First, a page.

Monday, December 20, 2010

Medieval Manuscripts: Legend of Jesus' Great-Grandmother

Catherine Lawless, a history lecturer at Ireland's University of Limerick, has studied newly discovered manuscripts from 14th- and 15th-century Florence, Italy that tell a tale of Ismeria, reputed to be Jesus' great-grandmother. Lawless studied the St. Ismeria story in two manuscripts: the 14th century "MS Panciatichiano 40" of Florence's National Central Library and the 15th century "MS 1052" of the Riccardiana Library, also in Florence.The manuscripts assert that Ismeria was the mother of St. Anne, who later gave birth to Mary.

From her paper's abstract:

This article will examine an unusual legend contained in Florentine fifteenth-century manuscripts concerning St Ismeria, the ‘grandmother’ of the Virgin. Unlike more well-known versions of the Holy Kinship of Christ, where Ismeria is described as the sister of St Anne and grandmother of St John the Baptist, in this legend she is instead firmly described as St Anne’s mother and thus the grandmother of the Virgin and the great-grandmother of Christ. Most of the legend is concerned with Ismeria’s life of penitential piety as a wife and widow and has little in common with standard legends of the Virgin or of St Anne, but has strong resonances within the world of late medieval Florentine piety and the type of ‘new’ sanctity defined by Vauchez, where sanctity is earned by a life of penitence rather than with blood martyrdom. The contents of the codices which house the legends are typical of medieval vernacular writings and contain more traditional lives of the Virgin and accounts of the Holy Kinship. The way in which these legends lay side by side with such contradictory material suggests a fluidity in the way holy narratives were accepted.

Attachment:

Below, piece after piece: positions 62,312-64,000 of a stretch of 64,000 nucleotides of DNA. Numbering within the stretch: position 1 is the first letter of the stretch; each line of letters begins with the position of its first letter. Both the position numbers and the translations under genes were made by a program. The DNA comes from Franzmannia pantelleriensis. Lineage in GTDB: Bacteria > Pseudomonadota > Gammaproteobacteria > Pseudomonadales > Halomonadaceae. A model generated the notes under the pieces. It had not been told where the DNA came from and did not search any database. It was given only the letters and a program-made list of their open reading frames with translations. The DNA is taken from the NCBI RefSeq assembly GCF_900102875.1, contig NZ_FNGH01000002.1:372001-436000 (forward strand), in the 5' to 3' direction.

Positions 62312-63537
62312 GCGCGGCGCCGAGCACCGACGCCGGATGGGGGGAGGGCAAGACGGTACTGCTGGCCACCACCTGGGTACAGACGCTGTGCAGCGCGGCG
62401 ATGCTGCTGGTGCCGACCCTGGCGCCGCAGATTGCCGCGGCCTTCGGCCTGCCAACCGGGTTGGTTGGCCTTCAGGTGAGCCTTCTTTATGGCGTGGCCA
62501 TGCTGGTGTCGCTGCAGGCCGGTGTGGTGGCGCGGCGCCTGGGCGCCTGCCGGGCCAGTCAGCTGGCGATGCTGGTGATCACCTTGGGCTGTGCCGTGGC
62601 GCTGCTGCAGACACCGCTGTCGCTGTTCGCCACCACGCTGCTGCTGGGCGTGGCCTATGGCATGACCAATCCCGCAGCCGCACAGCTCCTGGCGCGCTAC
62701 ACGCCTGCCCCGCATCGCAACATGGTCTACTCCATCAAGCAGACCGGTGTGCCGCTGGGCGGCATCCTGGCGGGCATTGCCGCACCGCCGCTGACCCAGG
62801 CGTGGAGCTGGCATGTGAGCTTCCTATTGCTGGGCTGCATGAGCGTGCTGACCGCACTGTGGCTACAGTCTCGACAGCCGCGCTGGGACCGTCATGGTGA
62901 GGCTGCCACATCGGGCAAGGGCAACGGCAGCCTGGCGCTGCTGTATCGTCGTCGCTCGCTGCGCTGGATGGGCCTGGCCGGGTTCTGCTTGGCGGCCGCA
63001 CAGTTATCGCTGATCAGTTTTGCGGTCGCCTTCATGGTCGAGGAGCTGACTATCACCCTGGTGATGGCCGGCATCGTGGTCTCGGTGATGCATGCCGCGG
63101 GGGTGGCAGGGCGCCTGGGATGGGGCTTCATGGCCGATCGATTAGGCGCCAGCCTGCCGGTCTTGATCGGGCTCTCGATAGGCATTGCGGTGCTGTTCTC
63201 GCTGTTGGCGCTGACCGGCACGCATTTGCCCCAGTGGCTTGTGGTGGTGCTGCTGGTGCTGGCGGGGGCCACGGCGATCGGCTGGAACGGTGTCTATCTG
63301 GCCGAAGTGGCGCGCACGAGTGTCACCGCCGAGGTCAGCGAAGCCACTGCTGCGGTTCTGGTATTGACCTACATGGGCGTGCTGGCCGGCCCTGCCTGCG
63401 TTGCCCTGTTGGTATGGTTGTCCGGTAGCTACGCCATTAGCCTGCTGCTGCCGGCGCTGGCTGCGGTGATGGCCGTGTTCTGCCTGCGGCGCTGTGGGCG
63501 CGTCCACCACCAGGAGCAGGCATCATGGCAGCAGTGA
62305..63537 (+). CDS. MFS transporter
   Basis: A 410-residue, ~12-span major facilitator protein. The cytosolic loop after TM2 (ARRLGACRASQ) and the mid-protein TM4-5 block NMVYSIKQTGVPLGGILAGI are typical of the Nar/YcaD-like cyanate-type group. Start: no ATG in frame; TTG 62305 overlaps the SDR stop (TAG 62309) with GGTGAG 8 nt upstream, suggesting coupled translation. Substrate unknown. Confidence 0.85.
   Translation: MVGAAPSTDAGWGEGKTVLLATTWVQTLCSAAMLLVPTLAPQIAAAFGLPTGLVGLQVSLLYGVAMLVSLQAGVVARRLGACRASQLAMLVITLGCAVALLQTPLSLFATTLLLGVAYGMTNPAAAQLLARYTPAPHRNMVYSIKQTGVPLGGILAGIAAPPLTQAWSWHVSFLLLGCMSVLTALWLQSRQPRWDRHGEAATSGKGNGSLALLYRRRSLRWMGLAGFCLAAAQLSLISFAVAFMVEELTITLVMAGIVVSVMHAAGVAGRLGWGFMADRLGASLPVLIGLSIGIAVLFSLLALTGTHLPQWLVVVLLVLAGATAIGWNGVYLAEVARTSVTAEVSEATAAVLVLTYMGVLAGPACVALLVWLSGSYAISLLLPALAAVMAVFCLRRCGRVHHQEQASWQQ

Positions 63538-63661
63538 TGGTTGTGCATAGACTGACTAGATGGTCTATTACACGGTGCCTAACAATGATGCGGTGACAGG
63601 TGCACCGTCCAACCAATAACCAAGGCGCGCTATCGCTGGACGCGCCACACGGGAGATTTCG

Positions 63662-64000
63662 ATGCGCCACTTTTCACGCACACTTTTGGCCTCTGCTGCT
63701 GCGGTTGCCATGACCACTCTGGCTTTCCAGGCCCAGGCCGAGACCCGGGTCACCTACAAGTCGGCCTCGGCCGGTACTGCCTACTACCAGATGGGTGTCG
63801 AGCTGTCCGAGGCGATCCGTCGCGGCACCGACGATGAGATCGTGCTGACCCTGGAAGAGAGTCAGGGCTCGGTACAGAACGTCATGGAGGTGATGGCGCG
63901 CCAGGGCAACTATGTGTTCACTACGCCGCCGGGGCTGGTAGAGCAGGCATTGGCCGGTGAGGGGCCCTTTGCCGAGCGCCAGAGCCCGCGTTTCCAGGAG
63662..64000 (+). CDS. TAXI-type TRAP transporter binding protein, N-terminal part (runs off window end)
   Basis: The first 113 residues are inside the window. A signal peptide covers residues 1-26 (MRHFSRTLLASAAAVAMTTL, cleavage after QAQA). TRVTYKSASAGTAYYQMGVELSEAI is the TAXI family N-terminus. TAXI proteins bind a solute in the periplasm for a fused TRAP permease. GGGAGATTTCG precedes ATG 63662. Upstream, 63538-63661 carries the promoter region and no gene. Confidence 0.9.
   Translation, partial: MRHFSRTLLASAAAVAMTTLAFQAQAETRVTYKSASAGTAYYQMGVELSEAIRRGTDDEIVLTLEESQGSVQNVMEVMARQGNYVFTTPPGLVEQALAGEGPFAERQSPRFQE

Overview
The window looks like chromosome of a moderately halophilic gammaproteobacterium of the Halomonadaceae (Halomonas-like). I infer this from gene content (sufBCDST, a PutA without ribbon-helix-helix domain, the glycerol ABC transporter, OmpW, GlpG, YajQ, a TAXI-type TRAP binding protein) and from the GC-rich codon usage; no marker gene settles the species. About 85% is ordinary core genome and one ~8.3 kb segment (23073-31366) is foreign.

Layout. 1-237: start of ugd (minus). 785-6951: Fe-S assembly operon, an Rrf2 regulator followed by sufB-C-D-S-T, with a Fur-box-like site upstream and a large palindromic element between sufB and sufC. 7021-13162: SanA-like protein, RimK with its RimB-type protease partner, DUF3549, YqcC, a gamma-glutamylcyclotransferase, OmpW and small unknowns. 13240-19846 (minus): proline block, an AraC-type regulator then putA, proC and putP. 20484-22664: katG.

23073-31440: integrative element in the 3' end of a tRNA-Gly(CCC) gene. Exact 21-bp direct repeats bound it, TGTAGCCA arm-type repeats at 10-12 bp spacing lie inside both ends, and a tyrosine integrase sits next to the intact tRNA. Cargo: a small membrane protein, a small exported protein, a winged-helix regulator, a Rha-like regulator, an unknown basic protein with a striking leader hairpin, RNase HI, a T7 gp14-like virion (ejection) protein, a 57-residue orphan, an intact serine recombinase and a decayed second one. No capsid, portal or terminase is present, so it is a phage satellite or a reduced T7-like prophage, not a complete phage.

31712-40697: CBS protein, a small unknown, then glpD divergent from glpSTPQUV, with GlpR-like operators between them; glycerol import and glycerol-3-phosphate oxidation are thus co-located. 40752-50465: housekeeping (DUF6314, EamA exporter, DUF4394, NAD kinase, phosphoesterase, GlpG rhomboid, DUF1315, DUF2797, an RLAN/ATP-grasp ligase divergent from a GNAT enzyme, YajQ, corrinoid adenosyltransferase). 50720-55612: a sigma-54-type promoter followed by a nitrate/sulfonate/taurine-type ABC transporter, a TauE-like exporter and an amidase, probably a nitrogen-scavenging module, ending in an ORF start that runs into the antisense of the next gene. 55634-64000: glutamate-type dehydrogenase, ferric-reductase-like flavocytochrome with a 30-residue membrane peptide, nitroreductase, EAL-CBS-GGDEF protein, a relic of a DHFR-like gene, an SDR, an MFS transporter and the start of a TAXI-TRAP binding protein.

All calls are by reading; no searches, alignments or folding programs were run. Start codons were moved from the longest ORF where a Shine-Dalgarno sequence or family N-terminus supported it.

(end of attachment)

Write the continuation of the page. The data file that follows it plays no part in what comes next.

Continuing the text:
From an article on AOL News by Theunis Bates:

There is no biblical-era evidence to support the manuscripts' assertion that Ismeria was the mother of St. Anne, who later gave birth to Mary. (Other medieval sources suggest Ismeria may have been Anne's sister). Instead, Lawless suspects that the story may have been created by a religious order as a "morality tale" intended to teach Florentine women how to be good wives, and later, widows.

The manuscripts, analyzed by Lawless in the latest issue of the Journal of Medieval History, tell how the lovely Ismeria -- "the daughter of Nabon of the people of Judaea, and of the tribe of King David" -- married St. Liseo, who is described as "a patriarch of the people of God."